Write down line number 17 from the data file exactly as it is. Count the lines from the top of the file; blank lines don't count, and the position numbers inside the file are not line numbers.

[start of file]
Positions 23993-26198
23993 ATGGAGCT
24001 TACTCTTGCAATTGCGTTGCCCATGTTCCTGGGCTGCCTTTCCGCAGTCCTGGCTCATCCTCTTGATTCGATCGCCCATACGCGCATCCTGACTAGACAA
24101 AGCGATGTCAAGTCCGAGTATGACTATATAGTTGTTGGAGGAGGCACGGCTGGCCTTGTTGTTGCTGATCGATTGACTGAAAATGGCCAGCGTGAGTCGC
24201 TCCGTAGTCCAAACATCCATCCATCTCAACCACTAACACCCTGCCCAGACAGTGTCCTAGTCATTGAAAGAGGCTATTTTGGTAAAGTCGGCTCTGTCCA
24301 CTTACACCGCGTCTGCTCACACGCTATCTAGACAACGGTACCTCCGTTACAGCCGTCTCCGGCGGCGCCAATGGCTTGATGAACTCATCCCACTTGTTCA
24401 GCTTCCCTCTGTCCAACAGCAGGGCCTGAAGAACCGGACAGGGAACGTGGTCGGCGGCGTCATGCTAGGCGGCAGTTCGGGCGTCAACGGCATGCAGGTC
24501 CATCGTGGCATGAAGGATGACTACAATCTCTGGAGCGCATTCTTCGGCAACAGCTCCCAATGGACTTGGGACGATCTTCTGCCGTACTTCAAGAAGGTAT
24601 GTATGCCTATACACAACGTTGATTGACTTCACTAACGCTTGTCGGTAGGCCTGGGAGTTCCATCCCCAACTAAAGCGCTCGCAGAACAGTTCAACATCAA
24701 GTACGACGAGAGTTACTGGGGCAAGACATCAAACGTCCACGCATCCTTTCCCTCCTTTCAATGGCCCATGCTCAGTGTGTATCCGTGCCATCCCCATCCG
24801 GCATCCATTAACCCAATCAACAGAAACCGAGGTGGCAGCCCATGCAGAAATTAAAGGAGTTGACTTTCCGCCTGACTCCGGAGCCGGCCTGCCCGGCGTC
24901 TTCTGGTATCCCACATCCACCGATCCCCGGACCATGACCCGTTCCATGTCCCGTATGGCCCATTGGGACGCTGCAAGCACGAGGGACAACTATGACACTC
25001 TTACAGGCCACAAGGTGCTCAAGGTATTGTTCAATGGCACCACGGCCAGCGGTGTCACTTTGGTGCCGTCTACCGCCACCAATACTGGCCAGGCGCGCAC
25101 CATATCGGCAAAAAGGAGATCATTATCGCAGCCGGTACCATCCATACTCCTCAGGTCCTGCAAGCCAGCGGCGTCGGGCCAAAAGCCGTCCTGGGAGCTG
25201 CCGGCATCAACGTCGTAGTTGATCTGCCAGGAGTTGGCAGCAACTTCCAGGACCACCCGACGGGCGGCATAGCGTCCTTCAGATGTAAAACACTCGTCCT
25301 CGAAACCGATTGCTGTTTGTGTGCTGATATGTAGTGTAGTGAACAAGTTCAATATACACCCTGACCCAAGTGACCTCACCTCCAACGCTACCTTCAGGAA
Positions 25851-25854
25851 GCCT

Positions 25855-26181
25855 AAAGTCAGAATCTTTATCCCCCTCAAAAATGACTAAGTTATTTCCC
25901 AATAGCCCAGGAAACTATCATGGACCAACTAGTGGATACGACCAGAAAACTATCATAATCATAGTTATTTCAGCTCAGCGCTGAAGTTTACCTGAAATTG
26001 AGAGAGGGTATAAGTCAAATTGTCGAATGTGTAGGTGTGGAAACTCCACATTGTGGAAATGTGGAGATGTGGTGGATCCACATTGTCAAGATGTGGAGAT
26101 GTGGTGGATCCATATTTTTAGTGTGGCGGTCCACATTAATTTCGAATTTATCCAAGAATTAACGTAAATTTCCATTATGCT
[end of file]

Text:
Positions 25851-25854